int j = hi;

while (true) {

while (a[i] < pivot) i++;

while (a[j] > pivot) j--;

if (i >= j) {
return i;
}
swap(a, i, j);
if (a[j] == pivot)
i++;
elif (a[i] == pivot)
j--;

}
}
``````
• I ran his code on your input and it gives the correct output. Can you please explain what was the problem here? Also, in the Hoare partition, the index that is returned is not always the pivot. Dec 6, 2021 at 16:57

Here is a C++ example that implements Hoare scheme plus a median of 3 check, a duplicate of pivot check to exclude middle values equal to pivot (note that values equal to pivot can end up anywhere, not just the middle, so this doesn't help much), only using recursion on the smaller part, looping back for the larger part (this prevents stack overflow). Worst case time complexity is still O(n^2), but it takes fairly specific data patterns to produce this (median of 3 would have to consistently keep picking near smallest or near largest values).

``````void QuickSort(uint32_t a[], size_t lo, size_t hi) {
while(lo < hi){
size_t i = lo, j = (lo+hi)/2, k = hi;
uint32_t p;
if (a[k] < a[i])            // median of 3
std::swap(a[k], a[i]);
if (a[j] < a[i])
std::swap(a[j], a[i]);
if (a[k] < a[j])
std::swap(a[k], a[j]);
p = a[j];
i--;                        // Hoare partition
k++;
while (1) {
while (a[++i] < p);
while (a[--k] > p);
if (i >= k)
break;
std::swap(a[i], a[k]);
}
i = k++;
while(i > lo && a[i] == p)  // exclude middle values == pivot
i--;
while(k < hi && a[k] == p)
k++;
// recurse on smaller part, loop on larger part
if((i - lo) <= (hi - k)){
QuickSort(a, lo, i);
lo = k;
} else {
QuickSort(a, k, hi);
hi = i;
}
}
}
``````

I know this post is old, but I believed I've figured out a solution. The problem arises when hoare_partition immediately finds that a[i] at i = lo needs to be swapped out of its position, but it never finds a suitable a[j] to swap with. We know this has occured if q == lo. This issue arises when the pivot is the smallest value in the array and is a duplicate. To address this, we check if q == lo in quicksort, and if so, we manually swap a[lo] with a[pivot_index] to make sure that a[lo] is moved out of its position and into a valid position. We only need to make one recursive call, since the left partition will be of size 1.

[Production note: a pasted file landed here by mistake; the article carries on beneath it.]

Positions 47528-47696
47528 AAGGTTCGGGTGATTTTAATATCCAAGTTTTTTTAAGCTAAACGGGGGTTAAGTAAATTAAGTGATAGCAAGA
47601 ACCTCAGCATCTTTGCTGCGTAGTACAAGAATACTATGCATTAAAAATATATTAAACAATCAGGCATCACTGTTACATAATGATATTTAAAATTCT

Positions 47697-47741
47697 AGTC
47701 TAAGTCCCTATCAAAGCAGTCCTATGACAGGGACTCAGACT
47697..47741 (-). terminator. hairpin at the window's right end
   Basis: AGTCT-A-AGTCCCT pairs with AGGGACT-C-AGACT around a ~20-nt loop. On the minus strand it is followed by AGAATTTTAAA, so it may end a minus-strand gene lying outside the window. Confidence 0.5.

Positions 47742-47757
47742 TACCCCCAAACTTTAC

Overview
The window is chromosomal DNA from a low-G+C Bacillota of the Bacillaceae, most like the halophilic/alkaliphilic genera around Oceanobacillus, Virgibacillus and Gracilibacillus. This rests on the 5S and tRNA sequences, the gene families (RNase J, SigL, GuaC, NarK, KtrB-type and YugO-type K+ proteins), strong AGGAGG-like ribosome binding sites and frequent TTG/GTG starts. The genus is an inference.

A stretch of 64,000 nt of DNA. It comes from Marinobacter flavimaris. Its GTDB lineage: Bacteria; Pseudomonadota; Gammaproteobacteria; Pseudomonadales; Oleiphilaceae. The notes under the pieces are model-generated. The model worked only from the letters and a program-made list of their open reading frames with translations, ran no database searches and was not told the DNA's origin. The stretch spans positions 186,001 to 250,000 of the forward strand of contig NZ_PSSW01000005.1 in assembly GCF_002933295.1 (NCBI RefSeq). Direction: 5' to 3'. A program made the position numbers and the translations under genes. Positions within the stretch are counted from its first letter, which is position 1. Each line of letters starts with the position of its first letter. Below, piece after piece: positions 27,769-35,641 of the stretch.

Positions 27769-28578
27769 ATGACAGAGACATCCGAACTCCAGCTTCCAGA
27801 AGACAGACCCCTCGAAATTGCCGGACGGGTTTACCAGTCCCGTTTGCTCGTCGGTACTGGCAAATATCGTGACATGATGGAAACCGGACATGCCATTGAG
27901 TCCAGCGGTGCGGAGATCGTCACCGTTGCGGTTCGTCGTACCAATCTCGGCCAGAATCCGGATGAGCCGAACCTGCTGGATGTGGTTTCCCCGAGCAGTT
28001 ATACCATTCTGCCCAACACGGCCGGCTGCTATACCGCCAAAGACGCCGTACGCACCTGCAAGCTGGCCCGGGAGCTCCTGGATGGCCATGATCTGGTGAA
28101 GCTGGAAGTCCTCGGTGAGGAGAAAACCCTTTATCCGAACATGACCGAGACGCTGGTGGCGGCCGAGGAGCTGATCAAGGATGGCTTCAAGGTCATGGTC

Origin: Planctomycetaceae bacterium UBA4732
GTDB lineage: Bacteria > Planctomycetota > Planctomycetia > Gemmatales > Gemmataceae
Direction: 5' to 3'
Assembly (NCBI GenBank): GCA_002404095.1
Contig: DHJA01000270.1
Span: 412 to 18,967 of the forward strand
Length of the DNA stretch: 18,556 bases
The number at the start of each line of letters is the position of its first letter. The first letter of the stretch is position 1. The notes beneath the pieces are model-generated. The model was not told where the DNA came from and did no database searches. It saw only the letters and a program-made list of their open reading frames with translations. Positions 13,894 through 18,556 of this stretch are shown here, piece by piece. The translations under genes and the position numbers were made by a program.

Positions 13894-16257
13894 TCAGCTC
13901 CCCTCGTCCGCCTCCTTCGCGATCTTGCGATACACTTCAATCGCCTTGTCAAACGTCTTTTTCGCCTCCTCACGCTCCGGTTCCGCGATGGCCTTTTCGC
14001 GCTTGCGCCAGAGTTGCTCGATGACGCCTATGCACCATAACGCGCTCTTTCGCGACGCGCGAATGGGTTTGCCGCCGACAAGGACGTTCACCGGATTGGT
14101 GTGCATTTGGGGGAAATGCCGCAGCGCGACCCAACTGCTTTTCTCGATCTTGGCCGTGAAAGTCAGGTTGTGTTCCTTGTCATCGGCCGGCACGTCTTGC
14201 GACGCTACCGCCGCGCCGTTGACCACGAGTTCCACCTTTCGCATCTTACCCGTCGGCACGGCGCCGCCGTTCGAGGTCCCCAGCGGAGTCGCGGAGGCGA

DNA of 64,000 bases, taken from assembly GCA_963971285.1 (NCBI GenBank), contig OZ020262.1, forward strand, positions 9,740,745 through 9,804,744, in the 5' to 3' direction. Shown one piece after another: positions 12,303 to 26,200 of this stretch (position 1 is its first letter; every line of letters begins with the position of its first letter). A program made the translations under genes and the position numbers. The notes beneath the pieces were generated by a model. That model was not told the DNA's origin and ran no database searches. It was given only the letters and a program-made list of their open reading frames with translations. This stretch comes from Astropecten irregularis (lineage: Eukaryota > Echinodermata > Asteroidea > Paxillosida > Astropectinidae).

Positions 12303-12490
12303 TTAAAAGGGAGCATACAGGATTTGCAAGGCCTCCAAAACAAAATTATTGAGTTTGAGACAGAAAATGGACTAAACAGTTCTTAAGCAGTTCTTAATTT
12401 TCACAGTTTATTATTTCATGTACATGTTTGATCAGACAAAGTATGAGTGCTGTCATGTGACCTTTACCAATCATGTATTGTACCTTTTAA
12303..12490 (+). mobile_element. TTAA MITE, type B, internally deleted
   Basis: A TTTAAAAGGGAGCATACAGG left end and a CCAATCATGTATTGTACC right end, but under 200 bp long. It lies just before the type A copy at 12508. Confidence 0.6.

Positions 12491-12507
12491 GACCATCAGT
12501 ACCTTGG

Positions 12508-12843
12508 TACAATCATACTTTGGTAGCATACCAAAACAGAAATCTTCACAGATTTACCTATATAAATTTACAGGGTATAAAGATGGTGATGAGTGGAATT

I also made slight modifications to the the conditions in the inner while loops. You need to check if i < j in the inner loops, in addition to the outer loop. The second inner while now checks if a[j] is >= pivot, rather than strictly >. The last recursive call uses q instead of q+1 as the new lo. I took pivot_index as a parameter. Lastly, I returned j instead of i.

``````private void quicksort(int[] a, int lo, int hi) {
if (lo < hi) {
// int pivot_index = (rand() % (hi - lo + 1)) + lo; // randomized pivot_index is better. should be in range [lo, hi] inclusive
int pivot_index = hi;
int q = hoare_partition(a, lo, hi, pivot_index);

if (q == lo) {
swap(a, lo, pivot_index);
quicksort(a, lo + 1, hi);

} else {
quicksort(a, lo, q - 1);
quicksort(a, q, hi);

}
}
}

private int hoare_partition(int[] a, int lo, int hi, int pivot_index) {
int pivot = a[pivot_index];
int i = lo;
int j = hi;

while (true) {

while (i < j && a[i] < pivot) i++;
while (i < j && a[j] >= pivot) j--;

if (i < j) swap(a, i, j);
else return j;
}
}
``````

Here is one more example with while loop

``````private static int partition(int[] a, int start, int end){
int i = start-1, j = end+1;

while(true){
while(a[++i] < a[start]);
while(a[start] < a[--j]);

if (i >= j) return j;
swap(a, i, j);
}
}
``````
• How does this answer `Is it possible that Hoare's implementation is incorrect and is unable to cope with duplicates?` Dec 29, 2021 at 5:47

Is it possible that Hoare's implementation is incorrect and is unable to cope with duplicates?

That's correct, Hoare's algorithm breaks when the pivot appears multiple times in the array.

One fix is to use a three-way partitioning algorithm. Instead of returning a single index, it returns two indices: Where the pivot section begins, and where it ends.

• As worded, this answer is misleading instead of useful. Algorithms are valid solutions by definition. Implementations may be broken. As originally stated, quicksort with Hoare partitioning may use a huge number of nested calls. Take an input of, say 999 identical values to see what happens with such an input. Dec 29, 2021 at 5:46